An Introduction to fakemake

Andreas Dominik Cullmann

2017-11-19, 21:05:35

Why Mock the Unix Make Utility?

There are many build systems, and more uses for build systems (see Powers et al. 2002, sec. 11.10 and 11.11).

I have been using the unix make utility when developing R packages since 2012. But sometimes I get caught on a machine where make is not available and where I am not entitled to install it1.

This is why I wrote fakemake: to build an R package conditionally on the modification times of (file) dependencies without having to rely on external software. If you have any proper build system at hand: stick to it, do not use fakemake.

withr and knitr

Throughout this vignette I use R’s temporary directory, often by using withr::with_dir(tempdir(), ...). Because this is a vignette and the codes are examples. In real life, we would skip the temporary directory stuff.

Vignettes are built using knitr, which itself uses sink(). As sink() is central to fakemake for redirecting output to files in the make chain, I have to disable some of knitr’s output here and there. Don’t worry, it’s just because knitr and fakemake both want to use sink() exclusively and it only affects vignettes built with knitr.

Makelists

A makelist is the fakemake`s representation of a Makefile. It’s just a list of lists. Look at the minimal makelist provided by fakemake:

str(fakemake::provide_make_list("minimal", clean_sink = TRUE))
## List of 4
##  $ :List of 3
##   ..$ target       : chr "all.Rout"
##   ..$ prerequisites: chr [1:2] "a1.Rout" "a2.Rout"
##   ..$ code         : chr "print(\"all\")"
##  $ :List of 2
##   ..$ target: chr "a2.Rout"
##   ..$ code  : chr "print(\"a2\")"
##  $ :List of 3
##   ..$ target       : chr "a1.Rout"
##   ..$ prerequisites: chr "b1.Rout"
##   ..$ code         : chr "print(\"a1\")"
##  $ :List of 2
##   ..$ target: chr "b1.Rout"
##   ..$ code  : chr "print(\"b1\")"

Each sublist represents a Makefile’s target rule and has several items: at least a target and either code or prerequisites, possibly both. This makelist would still be a Makefile’s valid representation if target rule #3 with target “a1.Rout” had no (or an empty) code entry.

Other possible target rule entries are:

A Minimal Example

Suppose we would have a minimal makelist:

ml <- fakemake::provide_make_list("minimal", clean_sink = TRUE)

Building and Rebuilding

Now build the “all.Rout” target:

withr::with_dir(tempdir(), print(fakemake::make("all.Rout", ml)))
## [1] "b1.Rout"  "a1.Rout"  "a2.Rout"  "all.Rout"

We can see the files created:

show_file_mtime <- function(files = list.files(tempdir(), full.names = TRUE,
                                               pattern = "^.*\\.Rout")) {
    return(file.info(files)["mtime"])
}
show_file_mtime()
##                                        mtime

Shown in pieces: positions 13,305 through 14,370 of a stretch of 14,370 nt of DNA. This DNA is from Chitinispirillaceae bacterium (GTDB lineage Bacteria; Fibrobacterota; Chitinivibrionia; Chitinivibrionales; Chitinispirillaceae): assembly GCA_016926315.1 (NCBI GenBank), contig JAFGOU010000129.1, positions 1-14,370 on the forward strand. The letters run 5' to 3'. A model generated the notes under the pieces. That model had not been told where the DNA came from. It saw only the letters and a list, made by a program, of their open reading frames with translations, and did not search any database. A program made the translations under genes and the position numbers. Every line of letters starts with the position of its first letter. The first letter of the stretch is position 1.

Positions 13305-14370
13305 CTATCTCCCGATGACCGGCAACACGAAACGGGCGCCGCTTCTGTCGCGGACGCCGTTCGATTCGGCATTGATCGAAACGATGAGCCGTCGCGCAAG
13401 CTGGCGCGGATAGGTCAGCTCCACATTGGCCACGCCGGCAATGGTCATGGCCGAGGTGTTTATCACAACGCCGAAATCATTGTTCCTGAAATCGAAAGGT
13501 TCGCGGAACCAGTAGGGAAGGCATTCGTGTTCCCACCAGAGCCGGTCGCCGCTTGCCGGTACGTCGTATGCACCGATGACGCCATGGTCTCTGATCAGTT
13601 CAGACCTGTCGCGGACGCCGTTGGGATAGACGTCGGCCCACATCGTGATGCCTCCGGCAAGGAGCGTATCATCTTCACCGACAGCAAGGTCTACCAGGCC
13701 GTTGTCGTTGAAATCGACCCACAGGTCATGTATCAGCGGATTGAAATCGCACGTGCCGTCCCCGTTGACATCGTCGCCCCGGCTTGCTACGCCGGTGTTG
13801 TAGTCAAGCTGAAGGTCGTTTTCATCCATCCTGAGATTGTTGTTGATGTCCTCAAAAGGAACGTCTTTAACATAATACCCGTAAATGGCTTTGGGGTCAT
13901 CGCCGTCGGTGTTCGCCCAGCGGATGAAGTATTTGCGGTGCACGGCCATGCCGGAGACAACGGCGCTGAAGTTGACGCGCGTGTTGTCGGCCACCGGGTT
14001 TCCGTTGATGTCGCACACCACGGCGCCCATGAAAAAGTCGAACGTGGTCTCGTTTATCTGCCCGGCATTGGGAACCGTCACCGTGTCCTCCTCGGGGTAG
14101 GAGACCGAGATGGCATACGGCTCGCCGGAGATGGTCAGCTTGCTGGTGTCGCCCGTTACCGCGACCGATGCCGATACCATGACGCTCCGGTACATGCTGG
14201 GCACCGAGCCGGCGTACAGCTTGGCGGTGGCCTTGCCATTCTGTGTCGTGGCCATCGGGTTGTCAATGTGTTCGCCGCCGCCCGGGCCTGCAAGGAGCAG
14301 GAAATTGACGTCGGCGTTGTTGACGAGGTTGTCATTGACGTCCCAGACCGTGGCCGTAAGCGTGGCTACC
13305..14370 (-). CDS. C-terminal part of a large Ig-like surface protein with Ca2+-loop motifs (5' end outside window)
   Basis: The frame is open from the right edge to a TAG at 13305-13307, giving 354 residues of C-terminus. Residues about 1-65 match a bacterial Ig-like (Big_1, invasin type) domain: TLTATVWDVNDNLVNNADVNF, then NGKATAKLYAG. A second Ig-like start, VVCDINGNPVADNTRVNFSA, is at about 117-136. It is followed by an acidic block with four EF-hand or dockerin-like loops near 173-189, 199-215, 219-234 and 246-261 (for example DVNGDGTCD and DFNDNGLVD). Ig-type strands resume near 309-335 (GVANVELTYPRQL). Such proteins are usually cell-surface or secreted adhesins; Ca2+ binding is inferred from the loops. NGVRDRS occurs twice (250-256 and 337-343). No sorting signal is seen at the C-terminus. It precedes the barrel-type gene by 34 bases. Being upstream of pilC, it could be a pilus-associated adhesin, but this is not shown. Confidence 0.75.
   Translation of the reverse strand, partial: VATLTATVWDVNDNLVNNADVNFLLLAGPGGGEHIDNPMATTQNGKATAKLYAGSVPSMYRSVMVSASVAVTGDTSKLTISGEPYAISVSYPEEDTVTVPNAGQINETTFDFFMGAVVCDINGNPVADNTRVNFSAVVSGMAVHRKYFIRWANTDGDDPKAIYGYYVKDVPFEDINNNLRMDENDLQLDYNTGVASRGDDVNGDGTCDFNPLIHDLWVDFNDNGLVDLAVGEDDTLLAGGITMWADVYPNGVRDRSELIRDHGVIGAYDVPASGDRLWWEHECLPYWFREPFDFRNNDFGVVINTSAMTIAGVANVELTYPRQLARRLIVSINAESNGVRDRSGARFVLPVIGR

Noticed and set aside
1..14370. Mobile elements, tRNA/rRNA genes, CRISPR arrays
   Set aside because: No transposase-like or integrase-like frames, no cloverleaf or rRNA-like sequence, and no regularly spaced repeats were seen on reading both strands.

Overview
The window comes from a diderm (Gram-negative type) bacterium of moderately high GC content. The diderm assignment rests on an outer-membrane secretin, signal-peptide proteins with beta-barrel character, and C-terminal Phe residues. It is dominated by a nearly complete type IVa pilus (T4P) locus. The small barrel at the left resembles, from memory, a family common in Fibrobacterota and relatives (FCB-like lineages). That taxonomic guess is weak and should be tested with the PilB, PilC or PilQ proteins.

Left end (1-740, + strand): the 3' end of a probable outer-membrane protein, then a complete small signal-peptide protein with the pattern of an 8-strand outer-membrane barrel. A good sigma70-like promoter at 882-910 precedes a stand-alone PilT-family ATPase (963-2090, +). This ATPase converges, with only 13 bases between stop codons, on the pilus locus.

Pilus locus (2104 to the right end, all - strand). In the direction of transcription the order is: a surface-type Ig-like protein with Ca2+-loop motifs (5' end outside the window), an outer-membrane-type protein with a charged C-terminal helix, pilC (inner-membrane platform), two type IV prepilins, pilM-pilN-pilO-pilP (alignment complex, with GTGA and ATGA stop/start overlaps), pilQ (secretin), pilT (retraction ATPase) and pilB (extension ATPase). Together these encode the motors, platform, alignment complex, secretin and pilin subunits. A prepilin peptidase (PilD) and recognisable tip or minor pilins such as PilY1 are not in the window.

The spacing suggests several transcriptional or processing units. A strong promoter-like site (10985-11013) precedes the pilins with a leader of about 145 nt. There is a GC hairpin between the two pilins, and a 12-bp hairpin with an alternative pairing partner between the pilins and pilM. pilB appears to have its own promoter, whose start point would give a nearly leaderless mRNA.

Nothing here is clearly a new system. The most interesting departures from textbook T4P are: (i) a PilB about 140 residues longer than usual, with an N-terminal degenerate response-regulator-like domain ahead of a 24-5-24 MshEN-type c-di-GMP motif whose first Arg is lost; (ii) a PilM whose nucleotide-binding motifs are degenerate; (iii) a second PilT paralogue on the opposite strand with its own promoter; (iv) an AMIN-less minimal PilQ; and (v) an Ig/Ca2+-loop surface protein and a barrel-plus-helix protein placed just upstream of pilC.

## /tmp/Rtmpxcmsxe/a1.Rout  2018-02-11 10:54:23
## /tmp/Rtmpxcmsxe/a2.Rout  2018-02-11 10:54:23
## /tmp/Rtmpxcmsxe/all.Rout 2018-02-11 10:54:23
## /tmp/Rtmpxcmsxe/b1.Rout  2018-02-11 10:54:23

If we wait for a second and rerun the build process, we get:

# ensure the modification time would change if the files were recreated
Sys.sleep(1)
withr::with_dir(tempdir(), print(fakemake::make("all.Rout", ml)))
## NULL
show_file_mtime()
##                                        mtime
## /tmp/Rtmpxcmsxe/a1.Rout  2018-02-11 10:54:23
## /tmp/Rtmpxcmsxe/a2.Rout  2018-02-11 10:54:23
## /tmp/Rtmpxcmsxe/all.Rout 2018-02-11 10:54:23
## /tmp/Rtmpxcmsxe/b1.Rout  2018-02-11 10:54:23

Nothing changed. Good. Now, we change one file down the build chain:

fakemake::touch(file.path(tempdir(), "b1.Rout"))
withr::with_dir(tempdir(), print(fakemake::make("all.Rout", ml)))
## [1] "a1.Rout"  "all.Rout"
show_file_mtime()
##                                        mtime
## /tmp/Rtmpxcmsxe/a1.Rout  2018-02-11 10:54:24
## /tmp/Rtmpxcmsxe/a2.Rout  2018-02-11 10:54:23
## /tmp/Rtmpxcmsxe/all.Rout 2018-02-11 10:54:24
## /tmp/Rtmpxcmsxe/b1.Rout  2018-02-11 10:54:24

Since a1.Rout depends on b1.Rout and all.Rout depends on a1.Rout, these targets get rebuilt while a2.Rout stays untouched.

Had we touched a1.Rout, b1.Rout would not have been rebuilt:

fakemake::touch(file.path(tempdir(), "a1.Rout"))
withr::with_dir(tempdir(), print(fakemake::make("all.Rout", ml)))
## [1] "all.Rout"
show_file_mtime()
##                                        mtime
## /tmp/Rtmpxcmsxe/a1.Rout  2018-02-11 10:54:25
## /tmp/Rtmpxcmsxe/a2.Rout  2018-02-11 10:54:23
## /tmp/Rtmpxcmsxe/all.Rout 2018-02-11 10:54:25
## /tmp/Rtmpxcmsxe/b1.Rout  2018-02-11 10:54:24

Forcing the Build

If you set the force option, you can force the target and all its prerequisites down the build chain to be built:

withr::with_dir(tempdir(), print(fakemake::make("all.Rout", ml, force = TRUE)))